This week, the leaders of female Catholic religious orders from around the world came to the Vatican for a meeting with the pope. During a question-and-answer session Thursday, they asked him why the Church bans women from serving as deacons—a kind of Catholic clergy. Why not at least study the question? they asked.
Francis said yes.
It is big news that the pope will create a commission to study the possibility of female deacons. For centuries, at least in the West, women have not served in this kind of leadership role in the Catholic Church. The Church has ruled definitively that they cannot be admitted to the priesthood; in 1994, Pope John Paul II reaffirmed this ban in his apostolic exhortation Ordinatio Sacerdotalis, in which he wrote that the Church has “no authority whatsoever to confer priestly ordination on women.” Although women around the world, and particularly in the United States, have pushed for their ordination as priests, it is unlikely that this will change.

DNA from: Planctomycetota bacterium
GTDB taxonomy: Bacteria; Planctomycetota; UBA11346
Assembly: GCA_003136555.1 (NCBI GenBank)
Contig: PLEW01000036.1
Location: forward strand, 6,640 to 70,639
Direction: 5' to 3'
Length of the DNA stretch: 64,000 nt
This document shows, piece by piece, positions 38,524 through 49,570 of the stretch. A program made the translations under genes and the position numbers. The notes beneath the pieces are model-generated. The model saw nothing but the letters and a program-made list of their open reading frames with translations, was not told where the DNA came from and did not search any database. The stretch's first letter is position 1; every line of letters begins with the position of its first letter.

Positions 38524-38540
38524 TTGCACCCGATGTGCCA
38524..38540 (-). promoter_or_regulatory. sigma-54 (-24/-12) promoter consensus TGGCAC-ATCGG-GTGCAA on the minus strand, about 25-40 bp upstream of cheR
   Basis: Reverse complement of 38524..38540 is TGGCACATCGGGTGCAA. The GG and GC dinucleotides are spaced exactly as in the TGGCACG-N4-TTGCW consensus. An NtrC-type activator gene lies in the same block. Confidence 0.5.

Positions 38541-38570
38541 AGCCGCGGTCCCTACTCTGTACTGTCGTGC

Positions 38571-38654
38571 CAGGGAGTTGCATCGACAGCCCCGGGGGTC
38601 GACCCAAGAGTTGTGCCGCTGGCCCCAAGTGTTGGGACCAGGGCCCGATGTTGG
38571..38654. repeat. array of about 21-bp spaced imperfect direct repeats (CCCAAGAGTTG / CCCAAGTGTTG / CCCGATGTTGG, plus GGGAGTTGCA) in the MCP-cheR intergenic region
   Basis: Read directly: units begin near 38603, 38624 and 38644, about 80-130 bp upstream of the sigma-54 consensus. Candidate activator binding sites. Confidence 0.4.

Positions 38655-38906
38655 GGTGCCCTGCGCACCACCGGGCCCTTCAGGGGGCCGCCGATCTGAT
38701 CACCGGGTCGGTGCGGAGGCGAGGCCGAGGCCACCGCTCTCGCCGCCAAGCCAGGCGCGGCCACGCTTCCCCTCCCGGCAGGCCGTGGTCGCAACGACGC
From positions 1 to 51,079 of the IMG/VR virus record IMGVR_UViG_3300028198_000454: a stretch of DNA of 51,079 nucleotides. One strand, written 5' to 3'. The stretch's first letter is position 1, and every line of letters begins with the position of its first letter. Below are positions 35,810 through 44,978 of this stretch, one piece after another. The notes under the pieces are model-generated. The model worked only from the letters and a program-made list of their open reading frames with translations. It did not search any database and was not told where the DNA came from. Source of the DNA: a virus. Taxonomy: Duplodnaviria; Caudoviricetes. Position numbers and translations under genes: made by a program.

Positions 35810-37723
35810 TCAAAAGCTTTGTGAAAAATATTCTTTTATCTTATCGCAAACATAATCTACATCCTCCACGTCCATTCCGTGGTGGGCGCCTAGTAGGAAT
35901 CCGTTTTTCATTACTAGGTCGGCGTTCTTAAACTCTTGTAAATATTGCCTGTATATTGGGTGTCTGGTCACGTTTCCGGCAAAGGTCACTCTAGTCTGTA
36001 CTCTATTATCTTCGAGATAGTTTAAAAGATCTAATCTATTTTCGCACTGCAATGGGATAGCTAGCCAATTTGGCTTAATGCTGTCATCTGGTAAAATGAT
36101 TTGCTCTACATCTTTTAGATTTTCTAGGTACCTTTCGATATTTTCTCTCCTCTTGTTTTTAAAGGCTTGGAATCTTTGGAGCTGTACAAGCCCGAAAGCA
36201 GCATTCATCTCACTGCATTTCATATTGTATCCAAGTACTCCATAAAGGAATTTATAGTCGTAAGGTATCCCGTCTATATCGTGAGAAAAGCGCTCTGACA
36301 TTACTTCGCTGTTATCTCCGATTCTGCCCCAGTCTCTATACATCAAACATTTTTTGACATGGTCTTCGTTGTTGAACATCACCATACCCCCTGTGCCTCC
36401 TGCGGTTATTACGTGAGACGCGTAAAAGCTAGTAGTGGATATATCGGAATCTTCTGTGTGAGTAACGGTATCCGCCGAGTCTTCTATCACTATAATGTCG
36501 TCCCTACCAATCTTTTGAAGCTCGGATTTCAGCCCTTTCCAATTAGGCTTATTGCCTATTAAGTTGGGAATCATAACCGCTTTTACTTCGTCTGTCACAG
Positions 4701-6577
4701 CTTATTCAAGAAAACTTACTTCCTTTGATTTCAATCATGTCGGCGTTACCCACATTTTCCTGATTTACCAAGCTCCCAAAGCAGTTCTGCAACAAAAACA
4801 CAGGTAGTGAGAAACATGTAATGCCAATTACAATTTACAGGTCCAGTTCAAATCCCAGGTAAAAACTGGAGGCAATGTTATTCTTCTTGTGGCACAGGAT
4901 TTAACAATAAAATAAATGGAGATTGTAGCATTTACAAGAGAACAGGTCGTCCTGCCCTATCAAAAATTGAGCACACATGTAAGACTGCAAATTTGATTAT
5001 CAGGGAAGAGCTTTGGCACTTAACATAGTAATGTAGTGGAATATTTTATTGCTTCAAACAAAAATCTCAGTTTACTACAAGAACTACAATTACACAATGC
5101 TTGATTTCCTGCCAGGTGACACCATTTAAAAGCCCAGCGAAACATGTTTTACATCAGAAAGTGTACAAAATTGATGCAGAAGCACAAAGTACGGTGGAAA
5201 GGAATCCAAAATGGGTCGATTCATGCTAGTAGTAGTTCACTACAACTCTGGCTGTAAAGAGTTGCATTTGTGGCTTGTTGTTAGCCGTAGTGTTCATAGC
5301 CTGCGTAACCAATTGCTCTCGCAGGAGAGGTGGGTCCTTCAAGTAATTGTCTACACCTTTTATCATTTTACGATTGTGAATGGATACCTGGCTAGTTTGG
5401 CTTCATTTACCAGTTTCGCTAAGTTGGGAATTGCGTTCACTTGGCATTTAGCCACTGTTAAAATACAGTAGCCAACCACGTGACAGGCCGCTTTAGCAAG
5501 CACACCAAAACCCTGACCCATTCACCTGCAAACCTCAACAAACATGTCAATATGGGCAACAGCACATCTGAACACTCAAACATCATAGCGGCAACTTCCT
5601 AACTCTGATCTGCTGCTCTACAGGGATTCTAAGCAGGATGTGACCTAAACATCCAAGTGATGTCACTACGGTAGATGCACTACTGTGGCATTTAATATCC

The diaconate, though, is different. “The Church has every right and possibility of restoring women to the ministry of deacon to our churches,” said Phyllis Zagano, an adjunct professor at Hofstra University who has written extensively on this question. Historically, women have been part of the diaconate—they served the Church in this way until at least the 12th century in the West, she said, and can currently be part of in some Eastern churches, such as the Orthodox Church of Greece. In the West, “over the years, the ministry of women as deacons outside the monastery fell away,” she said. But “the Church has never overruled the need for women deacons.”